The key to user adoption isn’t spending thousands of dollars in management consulting… It’s giving users software they inherently understand.

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Just about everyone uses Facebook these days. It is, dare we say, ubiquitous. That simple blue navigation bar, with a newsfeed down the middle of the page and various features to left and right? It’s so simple even Grandma gets it (and many, many Grandmas do).
Guess who looks just like Facebook? That’s right, Yammer

That kind of familiarity makes it easy for people to sit down, spin up the app and start communicating with barely a modicum of training or preparation. I don’t want to say that certain tried-and-true principles of organizational change management will no longer apply — there will always be a place for such things — but they become far less necessary when people can intuitively understand how to use an application simply because it works like something they already understand.

SOURCE Rich Wood

Cycling infrastructure scenarios and safety

SOURCE Grist

According to a study from Environmental Health Perspectives, cycling infrastructure is a smart investment for penny-pinching city planners. Taking the city of Auckland in New Zealand as a test case, the researchers looked at simulations of different biking scenarios: a shared-road bike lane network, separated arteries of bike lanes on all main roads, something called “self-explaining roads” with car-slowing design elements, as well as a sweet-spot combination of those separated lanes and self-explaining elements.

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The leanest bike budget could carve some lanes out of existing road surface, but in that scenario, biking’s share of overall trips only increases from 1 to 5 percent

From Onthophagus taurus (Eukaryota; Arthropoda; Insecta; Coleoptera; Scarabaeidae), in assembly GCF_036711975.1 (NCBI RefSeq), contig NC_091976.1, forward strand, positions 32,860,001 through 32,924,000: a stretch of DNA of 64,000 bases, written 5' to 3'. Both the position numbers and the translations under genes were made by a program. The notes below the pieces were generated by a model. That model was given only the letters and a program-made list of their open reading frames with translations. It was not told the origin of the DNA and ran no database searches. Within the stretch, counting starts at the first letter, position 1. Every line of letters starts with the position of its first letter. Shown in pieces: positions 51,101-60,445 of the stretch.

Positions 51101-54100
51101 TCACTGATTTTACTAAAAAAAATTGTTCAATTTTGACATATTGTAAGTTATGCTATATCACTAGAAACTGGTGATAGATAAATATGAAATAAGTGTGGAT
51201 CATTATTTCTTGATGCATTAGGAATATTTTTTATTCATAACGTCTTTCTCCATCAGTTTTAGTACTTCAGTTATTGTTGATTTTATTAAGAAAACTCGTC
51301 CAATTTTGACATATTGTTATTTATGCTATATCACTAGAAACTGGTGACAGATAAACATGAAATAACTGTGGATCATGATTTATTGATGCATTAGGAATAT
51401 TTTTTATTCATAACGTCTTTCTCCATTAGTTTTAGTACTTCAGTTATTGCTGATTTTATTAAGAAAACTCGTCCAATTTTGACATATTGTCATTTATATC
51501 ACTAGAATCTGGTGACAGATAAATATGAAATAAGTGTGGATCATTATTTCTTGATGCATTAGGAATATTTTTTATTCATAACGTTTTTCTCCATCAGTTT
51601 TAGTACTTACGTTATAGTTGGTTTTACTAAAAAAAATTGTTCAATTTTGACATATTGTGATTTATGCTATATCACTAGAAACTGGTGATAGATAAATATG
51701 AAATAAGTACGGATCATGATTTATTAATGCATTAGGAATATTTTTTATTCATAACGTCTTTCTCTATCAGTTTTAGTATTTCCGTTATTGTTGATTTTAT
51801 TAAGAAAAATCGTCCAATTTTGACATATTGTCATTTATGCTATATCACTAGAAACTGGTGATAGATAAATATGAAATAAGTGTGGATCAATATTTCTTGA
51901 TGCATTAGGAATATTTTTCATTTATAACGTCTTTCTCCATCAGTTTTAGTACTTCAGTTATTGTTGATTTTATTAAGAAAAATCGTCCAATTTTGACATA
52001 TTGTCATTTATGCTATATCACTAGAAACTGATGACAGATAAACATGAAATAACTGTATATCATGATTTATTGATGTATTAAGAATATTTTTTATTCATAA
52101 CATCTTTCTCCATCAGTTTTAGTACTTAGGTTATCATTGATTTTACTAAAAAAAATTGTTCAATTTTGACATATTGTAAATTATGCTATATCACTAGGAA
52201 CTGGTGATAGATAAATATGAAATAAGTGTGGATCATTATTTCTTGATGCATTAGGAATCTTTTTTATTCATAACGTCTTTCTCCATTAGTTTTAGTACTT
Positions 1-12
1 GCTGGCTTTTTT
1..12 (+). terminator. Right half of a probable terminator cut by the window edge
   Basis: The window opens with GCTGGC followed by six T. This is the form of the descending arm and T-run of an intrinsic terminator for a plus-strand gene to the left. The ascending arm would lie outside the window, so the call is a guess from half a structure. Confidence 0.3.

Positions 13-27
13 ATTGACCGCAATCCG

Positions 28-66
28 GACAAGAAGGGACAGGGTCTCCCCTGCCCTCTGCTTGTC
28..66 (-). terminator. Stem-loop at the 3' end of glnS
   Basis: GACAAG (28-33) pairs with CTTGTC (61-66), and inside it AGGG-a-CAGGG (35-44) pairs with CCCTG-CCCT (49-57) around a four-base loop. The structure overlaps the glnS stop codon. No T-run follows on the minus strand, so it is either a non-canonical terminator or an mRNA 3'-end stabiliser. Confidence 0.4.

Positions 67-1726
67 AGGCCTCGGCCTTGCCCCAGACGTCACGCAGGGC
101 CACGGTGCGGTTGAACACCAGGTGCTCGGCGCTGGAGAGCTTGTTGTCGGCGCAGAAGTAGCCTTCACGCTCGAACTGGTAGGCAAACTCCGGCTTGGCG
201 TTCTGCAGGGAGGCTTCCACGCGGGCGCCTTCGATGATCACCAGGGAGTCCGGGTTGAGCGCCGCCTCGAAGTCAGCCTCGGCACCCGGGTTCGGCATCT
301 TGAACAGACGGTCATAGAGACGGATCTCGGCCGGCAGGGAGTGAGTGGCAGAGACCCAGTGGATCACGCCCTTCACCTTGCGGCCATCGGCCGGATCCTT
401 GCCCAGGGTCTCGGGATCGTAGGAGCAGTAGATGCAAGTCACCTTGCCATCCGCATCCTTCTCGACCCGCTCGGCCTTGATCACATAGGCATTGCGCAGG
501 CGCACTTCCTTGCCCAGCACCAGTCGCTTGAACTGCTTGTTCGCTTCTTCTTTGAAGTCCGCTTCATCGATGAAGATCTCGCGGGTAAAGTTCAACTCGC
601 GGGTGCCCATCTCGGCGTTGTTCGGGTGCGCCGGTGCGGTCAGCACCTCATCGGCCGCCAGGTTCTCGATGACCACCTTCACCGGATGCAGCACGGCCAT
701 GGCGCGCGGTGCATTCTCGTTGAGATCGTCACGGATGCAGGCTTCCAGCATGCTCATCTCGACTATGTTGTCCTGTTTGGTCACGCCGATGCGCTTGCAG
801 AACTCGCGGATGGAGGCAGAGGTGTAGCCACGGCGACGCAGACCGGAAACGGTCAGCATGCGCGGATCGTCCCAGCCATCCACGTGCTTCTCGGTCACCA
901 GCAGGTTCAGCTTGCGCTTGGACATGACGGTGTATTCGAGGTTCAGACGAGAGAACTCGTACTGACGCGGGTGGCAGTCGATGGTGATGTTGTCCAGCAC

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The leanest bike budget could carve some lanes out of existing road surface, but in that scenario, biking’s share of overall trips only increases from 1 to 5 percent

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Separated bike lanes along all major carways caused cycling traffic to spike to 20 percent…the rate of injury was still almost half of what it was sans-barrier.

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Slowing down cars makes everyone breathe a little easier…The death and injury rate was cut in half, while cars’ share of road trips dropped to 55 percent

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Traffic-calming road design and separated bike lanes…Car use dropped to 40 percent of all traffic, while, in karmically perfect sync, biking rose to 40 percent. Meanwhile, there were 4,000 fewer deaths from lack of physical activity — a much greater risk than pedal-pushing.

Alviani traces the source of much driver contempt toward cyclists to a basic cognitive bias called the fundamental attribution error—basically, a tendency to attribute behavior to personality or disposition, rather than a situation or environment. So, cyclists think they’re above the law because that’s how they are; not, cyclists occasionally make poor riding decisions because the road network wasn’t designed with them in mind.